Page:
Industry concerns that codes of conduct will bring about a financial planning association monopoly are unfounded, the Financial Planning Association (FPA) has said.
"I don't agree there will be a monopoly of associations and I also think that if you were to ask individuals that are members of these associations, they would probably say they [would] rather one association than multiple," the FPA's general manager of policy and government relations, Dante De Gori, said.
He added that if individuals are members of multiple associations then they must seek or receive different benefits from each.
"In reference to the code, there is an opportunity for every association to have a code of conduct and lodge a code of conduct with the Australian Securities and Investments Commission (ASIC), so that's not an exclusive opportunity," Mr De Gori said. "That is actually inclusive of anyone wishing to be part of it."
In late October, ASIC released its Consultation Paper 191 (CP 191) on code approval, outlining the contents, administration, governance, monitoring and enforcement of codes that would be relevant to advisers and industry representatives who were considering submitting a new or existing code for approval.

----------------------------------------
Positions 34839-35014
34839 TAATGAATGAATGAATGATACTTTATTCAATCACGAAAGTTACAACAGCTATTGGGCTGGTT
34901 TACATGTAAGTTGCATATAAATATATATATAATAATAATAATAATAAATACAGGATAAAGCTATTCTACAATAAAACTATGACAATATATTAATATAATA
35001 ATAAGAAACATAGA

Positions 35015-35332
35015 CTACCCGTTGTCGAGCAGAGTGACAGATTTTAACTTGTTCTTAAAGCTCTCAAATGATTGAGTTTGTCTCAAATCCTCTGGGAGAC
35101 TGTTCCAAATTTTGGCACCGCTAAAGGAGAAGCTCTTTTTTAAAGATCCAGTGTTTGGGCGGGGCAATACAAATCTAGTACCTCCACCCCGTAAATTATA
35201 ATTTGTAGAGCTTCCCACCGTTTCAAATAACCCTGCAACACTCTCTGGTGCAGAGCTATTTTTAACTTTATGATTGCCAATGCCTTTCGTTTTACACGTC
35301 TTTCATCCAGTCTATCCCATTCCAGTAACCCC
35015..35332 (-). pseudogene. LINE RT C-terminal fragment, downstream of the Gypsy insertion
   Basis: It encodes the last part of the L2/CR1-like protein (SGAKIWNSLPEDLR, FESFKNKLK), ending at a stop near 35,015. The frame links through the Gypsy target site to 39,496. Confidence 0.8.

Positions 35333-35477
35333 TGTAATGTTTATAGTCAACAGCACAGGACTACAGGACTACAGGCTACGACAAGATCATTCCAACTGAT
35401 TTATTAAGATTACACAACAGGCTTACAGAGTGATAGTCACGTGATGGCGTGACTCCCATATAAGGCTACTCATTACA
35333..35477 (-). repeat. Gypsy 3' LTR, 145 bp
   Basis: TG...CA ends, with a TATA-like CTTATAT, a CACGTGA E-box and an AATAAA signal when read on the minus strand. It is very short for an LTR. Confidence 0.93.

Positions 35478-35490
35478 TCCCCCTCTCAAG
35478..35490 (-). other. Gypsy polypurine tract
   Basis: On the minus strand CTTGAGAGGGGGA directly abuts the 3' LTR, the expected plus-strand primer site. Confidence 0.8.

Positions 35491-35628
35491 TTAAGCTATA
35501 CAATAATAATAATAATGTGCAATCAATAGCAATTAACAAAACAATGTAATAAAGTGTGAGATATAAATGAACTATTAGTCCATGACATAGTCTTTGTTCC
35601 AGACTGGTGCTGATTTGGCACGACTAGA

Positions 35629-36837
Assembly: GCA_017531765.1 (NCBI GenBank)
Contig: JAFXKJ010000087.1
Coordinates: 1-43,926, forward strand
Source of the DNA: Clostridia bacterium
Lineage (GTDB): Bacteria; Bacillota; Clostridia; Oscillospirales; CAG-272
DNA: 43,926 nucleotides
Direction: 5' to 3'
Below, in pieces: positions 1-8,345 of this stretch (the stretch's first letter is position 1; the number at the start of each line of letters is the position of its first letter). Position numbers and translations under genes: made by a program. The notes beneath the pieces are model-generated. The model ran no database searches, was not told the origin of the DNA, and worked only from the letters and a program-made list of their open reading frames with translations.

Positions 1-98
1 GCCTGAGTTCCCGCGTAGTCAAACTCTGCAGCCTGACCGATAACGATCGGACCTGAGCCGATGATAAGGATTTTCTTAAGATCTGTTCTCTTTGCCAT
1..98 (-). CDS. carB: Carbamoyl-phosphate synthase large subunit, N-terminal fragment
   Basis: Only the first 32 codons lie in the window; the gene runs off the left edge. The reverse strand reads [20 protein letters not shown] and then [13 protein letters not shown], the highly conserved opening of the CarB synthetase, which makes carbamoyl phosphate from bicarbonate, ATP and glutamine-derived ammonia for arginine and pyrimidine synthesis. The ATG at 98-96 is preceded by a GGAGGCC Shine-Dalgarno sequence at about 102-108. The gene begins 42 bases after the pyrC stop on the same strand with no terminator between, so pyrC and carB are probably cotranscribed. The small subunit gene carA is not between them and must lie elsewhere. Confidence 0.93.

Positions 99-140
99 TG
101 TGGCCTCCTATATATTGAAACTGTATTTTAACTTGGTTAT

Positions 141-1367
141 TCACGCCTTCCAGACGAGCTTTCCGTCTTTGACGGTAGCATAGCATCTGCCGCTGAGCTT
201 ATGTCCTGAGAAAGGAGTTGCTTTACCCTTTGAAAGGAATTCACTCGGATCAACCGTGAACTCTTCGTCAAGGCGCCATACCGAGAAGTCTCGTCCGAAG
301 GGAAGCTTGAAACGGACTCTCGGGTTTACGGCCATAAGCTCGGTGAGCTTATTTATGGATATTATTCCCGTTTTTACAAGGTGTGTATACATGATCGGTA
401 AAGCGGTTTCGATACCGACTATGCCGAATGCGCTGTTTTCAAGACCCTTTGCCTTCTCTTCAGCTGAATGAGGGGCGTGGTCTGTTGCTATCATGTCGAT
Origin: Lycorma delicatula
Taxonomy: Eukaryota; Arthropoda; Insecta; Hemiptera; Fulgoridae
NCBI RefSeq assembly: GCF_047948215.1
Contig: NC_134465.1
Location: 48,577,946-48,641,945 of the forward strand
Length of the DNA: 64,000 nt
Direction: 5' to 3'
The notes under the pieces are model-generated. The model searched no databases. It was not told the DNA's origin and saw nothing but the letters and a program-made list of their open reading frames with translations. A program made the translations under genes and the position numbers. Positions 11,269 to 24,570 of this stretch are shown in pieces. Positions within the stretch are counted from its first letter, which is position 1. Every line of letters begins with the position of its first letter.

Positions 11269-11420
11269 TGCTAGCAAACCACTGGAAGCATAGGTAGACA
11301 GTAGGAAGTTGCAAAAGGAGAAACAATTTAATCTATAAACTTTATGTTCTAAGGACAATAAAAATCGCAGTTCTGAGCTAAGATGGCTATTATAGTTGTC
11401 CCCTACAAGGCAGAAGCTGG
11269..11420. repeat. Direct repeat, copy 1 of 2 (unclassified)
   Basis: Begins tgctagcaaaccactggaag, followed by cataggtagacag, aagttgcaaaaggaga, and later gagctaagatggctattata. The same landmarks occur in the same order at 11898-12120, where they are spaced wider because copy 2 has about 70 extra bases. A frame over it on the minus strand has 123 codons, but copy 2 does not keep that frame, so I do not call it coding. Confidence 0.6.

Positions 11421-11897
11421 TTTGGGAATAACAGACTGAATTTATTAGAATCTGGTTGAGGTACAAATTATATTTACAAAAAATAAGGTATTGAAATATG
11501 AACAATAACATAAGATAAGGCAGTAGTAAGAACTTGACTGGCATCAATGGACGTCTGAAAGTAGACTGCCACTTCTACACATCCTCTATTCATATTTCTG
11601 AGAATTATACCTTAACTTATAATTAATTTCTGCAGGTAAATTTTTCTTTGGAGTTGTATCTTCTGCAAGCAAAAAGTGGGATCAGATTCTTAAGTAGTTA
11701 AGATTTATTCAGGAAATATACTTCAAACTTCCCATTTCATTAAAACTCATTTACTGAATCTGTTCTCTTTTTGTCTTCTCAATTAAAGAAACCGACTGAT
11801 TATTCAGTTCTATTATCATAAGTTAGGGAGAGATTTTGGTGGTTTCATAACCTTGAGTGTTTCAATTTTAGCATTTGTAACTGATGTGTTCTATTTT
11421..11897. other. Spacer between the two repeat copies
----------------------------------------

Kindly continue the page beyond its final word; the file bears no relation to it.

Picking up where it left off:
The FPA and the Association of Financial Advisers (AFA) both also announced their intention to have codes approved by ASIC.
But at the time, MyAdviser managing director Philippa Sheehan said the regulator's paper will have the adverse outcome of creating a monopoly out of the two main industry associations.
"If we accept CP 191 as it currently is, we're going to end up with a monopoly of two main associations where we're going to have to pick sides," Ms Sheehan said.
"CP 191 is going to make me pick, but I think they both have their merits. It's going to be no different to dealing with a Woolworth and Coles, and as advisers move from one licensee to another, checking the new code they'll be operating under will be an [added] step."
She continued that as an Australian Financial Services Licence holder with 140 advisers, there would be no strong preference for one association over another, which would require MyAdviser to create two or three sets of systems in order to meet the different codes of the associations of which its advisers were members.
"I support the fact that we need a code of conduct of some kind that caters to the broad spectrum of [duties], but I certainly believe that should be at a licensee level, not at an association level," Ms Sheehan said.
ASIC should be working on CP 191 with a view for licensees to have their own codes and the industry associations should develop guides for creating or improving codes for licensees, she said.
"The FPA, the AFA and the SMSF Professionals' Association of Australia should help us in the creation of the licensee code and also in the policing of it," she said, "but at the end of the day, the licensee should be the one responsible for enforcing it and have the systems to control its enforcement like compliance checks etcetera."
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